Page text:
PHILADELPHIA (WPVI) -- The American Red Cross has declared a national blood crisis.
The organization says it's the worst they've ever experienced in more than a decade. They are now calling on people to help.
"During this crisis, we are asking all donors of all blood types to come out there, roll up their sleeves and save a life," said Guy Triano, regional chief executive officer for the American Red Cross.
Whether it's donating blood or volunteering your time, the Red Cross needs the public's help. Their efforts have not stopped during the pandemic, but they say they've seen a 10% drop in blood donations during COVID.
"If you can't find an appointment for this week or next week there will be appointments out there," Triano said.
Appointments may be quickly filling up, but that's because fewer time slots are available. Just like other industries, they too are short-staffed.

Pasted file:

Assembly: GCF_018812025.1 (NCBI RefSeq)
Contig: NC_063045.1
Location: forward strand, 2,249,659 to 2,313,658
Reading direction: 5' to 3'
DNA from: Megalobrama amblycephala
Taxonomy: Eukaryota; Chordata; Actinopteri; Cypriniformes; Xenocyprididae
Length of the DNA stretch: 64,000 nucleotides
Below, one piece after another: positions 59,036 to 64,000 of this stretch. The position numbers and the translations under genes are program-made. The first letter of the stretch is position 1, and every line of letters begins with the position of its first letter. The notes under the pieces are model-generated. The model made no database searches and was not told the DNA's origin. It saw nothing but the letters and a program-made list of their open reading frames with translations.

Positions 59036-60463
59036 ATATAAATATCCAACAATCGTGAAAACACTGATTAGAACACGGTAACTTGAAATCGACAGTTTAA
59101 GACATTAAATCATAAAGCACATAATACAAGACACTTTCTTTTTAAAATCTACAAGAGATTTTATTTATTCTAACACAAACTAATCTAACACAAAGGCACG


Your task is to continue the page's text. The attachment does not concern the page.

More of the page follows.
"The pandemic has caused some of our staff to get COVID. Because of that, at times we make less appointments available because we have less staff to process the donors," Triano explained.
A decline in blood donations, staffing shortages, and people getting sick with COVID have all resulted in the nationwide blood shortage.
"Without those donors out there donating blood, there's no blood on the shelves and ultimately no blood we can send to the hospitals," Triano said.
The Red Cross solely relies on donations. So if the shortage continues, blood will be rationed.
"If the blood is not in the hospitals, elective procedures can and will be canceled," said Triano.
Typically they have a five-day supply of blood on hand, right now they only have one. What is being collected on a daily basis is being tested right away before being distributed to hospitals.
You can schedule an appointment to donate blood on their website. Enter your zip code to find the blood drive closest to you, and then book your appointment.
Triano encourages people to please still book even if it's weeks out. Time slots are filling up quickly because of less openings due to staffing shortages.